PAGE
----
Killing Kittens is thrilled to introduce Submissive Cupcake SinClair to our readers. A “queer submissive woman of colour”, Cupcake is a professional sub based in the western United States. Here she brings her unique and nuanced perspective to the topic of submissives.
What is a submissive? The term is used so often in our daily lives that we perhaps don’t think twice when we hear it! Comments of “so and so has a submissive personality” at the office. Seeing jokes in popular tv with various shenanigans ensuing. The term may even evoke images of the leading woman of 50 Shades of Grey or the gimp from Pulp Fiction! But that’s only the tip of the proverbial iceberg…let’s dive down and explore in greater depth.
While the above-mentioned references may give us a familiar idea of what a submissive is, these are all still just fragmented, often poorly portrayed pieces of an even bigger picture. And just like any picture, there are different meanings and layers that can be subscribed to it depending on who is interacting with it at any given moment.
Submission In Kink
With that in mind, let’s break down the term submissive under a real kink lens, and not one of media stereotypes. While at a glance being submissive may be quickly described as “a person on the receiving end of BDSM play” or “just a doormat”, this still may not get into the deeper nuances that an individual can derive from said label of submissive. As a professional submissive, I firmly believe that labels are a placeholder for greater, in-depth conversations, and when breaking down what a submissive is – well this ideal seems to hold even more strongly, with as many different kinds of submissives as there are people practising submission.
Different Kinds Of Submissives
Under the submissive category you may find those who prefer labels such as bottoms, slaves, brats, pets, or a variety of other things. Yet each of these hold a different depth of meaning depending on the person. For example, to some being a slave is the equivalent of being married in vanilla parallels. And, if you’re familiar with the old adage “a square can be a rectangle, but a rectangle can’t be a square”, you’ll also understand when I caveat the introduction of these other labels with the warning that it doesn’t necessarily mean that they are always submissive in a general sense.
Confusing? Yes, and a rabbit hole to explore at a different time! But I’ll leave you with one last example. Are you familiar with the character of Veruca Salt from Charlie and the Chocolate Factory? She’s a brat, but she’s also completely in charge of her father! A spoiled brat, and yet despite her diminutive frame and assumed social norms, she is unquestionably the boss of her father – something that may not be gleaned until she opens her mouth. And that’s yet another nuance to keep in mind when thinking about what it means to be a submissive, noun, as opposed to submissive, adjective. But I digress…
Does Wanting to be Submissive Make Me a Bad Feminist?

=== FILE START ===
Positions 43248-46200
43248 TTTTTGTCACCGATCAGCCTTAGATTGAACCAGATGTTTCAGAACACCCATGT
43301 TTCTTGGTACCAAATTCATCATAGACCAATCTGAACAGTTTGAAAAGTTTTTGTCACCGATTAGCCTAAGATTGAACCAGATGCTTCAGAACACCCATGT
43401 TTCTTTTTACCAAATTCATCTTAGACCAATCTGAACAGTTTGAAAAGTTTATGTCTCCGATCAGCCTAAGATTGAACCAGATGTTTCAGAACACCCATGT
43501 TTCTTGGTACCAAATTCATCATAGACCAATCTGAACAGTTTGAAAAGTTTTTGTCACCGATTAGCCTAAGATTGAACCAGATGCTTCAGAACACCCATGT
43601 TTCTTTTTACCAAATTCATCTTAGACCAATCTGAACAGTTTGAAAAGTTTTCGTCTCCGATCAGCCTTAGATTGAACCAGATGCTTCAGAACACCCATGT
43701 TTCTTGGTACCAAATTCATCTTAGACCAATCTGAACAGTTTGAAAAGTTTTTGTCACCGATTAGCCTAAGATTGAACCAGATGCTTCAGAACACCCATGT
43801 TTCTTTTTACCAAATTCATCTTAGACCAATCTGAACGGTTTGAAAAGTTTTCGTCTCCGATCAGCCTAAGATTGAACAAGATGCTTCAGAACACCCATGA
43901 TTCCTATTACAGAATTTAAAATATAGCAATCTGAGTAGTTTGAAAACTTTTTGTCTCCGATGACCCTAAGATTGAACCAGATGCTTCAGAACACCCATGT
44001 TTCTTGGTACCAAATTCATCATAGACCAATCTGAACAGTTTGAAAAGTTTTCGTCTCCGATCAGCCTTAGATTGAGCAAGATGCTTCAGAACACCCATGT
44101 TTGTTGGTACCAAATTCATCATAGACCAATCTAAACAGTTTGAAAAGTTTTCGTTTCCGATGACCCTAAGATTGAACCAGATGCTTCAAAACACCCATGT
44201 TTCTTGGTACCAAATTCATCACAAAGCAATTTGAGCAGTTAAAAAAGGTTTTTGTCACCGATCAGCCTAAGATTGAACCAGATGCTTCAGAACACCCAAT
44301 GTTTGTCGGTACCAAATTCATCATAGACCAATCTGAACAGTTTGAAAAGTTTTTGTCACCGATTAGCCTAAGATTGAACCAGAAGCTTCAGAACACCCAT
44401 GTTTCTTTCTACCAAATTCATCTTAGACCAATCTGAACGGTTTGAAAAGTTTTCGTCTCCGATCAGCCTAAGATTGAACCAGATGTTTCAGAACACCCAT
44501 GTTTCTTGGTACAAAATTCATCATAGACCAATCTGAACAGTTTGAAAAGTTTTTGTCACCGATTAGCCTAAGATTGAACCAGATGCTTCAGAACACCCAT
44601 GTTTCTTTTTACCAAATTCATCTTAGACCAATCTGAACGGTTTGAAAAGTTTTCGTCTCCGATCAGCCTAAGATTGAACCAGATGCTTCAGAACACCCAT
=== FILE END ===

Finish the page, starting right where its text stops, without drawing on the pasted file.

This is a very common question, and one that is perfectly valid. When one begins exploring their submissive identity, finding the balance between what you feel may be in line with societal expectations versus your personal desires/curiosities can definitely be a struggle! We are taught from a young age to throw the ideas of “traditional feminism” away – that no one should be in the kitchen, baking pies, waiting hand and foot on a partner… that is, unless you like it! That’s right, one of the major cornerstones of modern feminism is your right to decide what is best for you. If you want to explore submission, don’t let the judgement and preconceptions of others stand in your way.
There are a few “schools of thoughts” known in the kink community such as RACK, PRICK, SSC, (Risk Aware Consensual Kink; Personal Responsibility, Informed Consensual Kink; and Safe, Sane and Consensual). These help to create a framework for more empowered negotiations on each end of the slash, as well as enshrining that all-important consent at the centre of all kink interactions. So, with knowledge and communication, you can decide what you feel open to exploring.
Whether you are dominant leaning towards yet feeling conflicted about wanting a submissive partner, or submissive yourself and wondering about these urges, only you can decide what is best for you. Through being open about your own desires and fears you can assist in starting a dialogue with a partner and start out on the road to finding what mutually feels good.
This can seem intimidating at first blush – I should know! As a queer submissive woman of color, I know firsthand the melting pot of feelings ranging from shame to reflection as my journey began. My ancestors in all identities and respects, from Stone Wall to the slave eras would be rolling in their graves, wouldn’t they? However (and this is a realization from my personal journey) I have been fortunate enough to come from such a historically heavy background to be in a place where I can form my own identity. I can seek what feels good to me, achieve catharsis in my own right, and have nuanced conversations with loved ones where I’m able to evaluate in both a self-reflective and societal way why I do what I do.